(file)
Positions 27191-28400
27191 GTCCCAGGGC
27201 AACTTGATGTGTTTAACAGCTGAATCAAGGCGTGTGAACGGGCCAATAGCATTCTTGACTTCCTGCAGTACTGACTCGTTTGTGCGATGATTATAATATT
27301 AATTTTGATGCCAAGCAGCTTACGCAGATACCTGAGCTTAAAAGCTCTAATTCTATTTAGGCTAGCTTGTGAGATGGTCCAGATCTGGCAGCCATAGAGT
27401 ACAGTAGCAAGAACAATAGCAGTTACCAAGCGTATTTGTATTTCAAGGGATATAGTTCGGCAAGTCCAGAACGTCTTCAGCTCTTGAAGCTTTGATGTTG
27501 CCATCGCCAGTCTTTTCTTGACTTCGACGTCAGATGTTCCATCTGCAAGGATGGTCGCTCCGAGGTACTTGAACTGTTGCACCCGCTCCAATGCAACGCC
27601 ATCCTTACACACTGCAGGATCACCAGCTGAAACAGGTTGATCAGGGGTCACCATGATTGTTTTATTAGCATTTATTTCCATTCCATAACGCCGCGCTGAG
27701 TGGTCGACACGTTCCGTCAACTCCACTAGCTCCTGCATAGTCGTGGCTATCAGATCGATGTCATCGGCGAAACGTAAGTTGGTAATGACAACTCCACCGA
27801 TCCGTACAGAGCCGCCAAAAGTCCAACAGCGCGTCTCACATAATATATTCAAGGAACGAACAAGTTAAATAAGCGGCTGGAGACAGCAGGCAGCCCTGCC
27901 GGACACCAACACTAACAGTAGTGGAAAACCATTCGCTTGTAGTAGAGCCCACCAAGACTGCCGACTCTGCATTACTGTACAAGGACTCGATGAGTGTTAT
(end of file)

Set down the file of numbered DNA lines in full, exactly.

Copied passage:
Positions 27191-28400
27191 GTCCCAGGGC
27201 AACTTGATGTGTTTAACAGCTGAATCAAGGCGTGTGAACGGGCCAATAGCATTCTTGACTTCCTGCAGTACTGACTCGTTTGTGCGATGATTATAATATT
27301 AATTTTGATGCCAAGCAGCTTACGCAGATACCTGAGCTTAAAAGCTCTAATTCTATTTAGGCTAGCTTGTGAGATGGTCCAGATCTGGCAGCCATAGAGT
27401 ACAGTAGCAAGAACAATAGCAGTTACCAAGCGTATTTGTATTTCAAGGGATATAGTTCGGCAAGTCCAGAACGTCTTCAGCTCTTGAAGCTTTGATGTTG
27501 CCATCGCCAGTCTTTTCTTGACTTCGACGTCAGATGTTCCATCTGCAAGGATGGTCGCTCCGAGGTACTTGAACTGTTGCACCCGCTCCAATGCAACGCC
27601 ATCCTTACACACTGCAGGATCACCAGCTGAAACAGGTTGATCAGGGGTCACCATGATTGTTTTATTAGCATTTATTTCCATTCCATAACGCCGCGCTGAG
27701 TGGTCGACACGTTCCGTCAACTCCACTAGCTCCTGCATAGTCGTGGCTATCAGATCGATGTCATCGGCGAAACGTAAGTTGGTAATGACAACTCCACCGA
27801 TCCGTACAGAGCCGCCAAAAGTCCAACAGCGCGTCTCACATAATATATTCAAGGAACGAACAAGTTAAATAAGCGGCTGGAGACAGCAGGCAGCCCTGCC
27901 GGACACCAACACTAACAGTAGTGGAAAACCATTCGCTTGTAGTAGAGCCCACCAAGACTGCCGACTCTGCATTACTGTACAAGGACTCGATGAGTGTTAT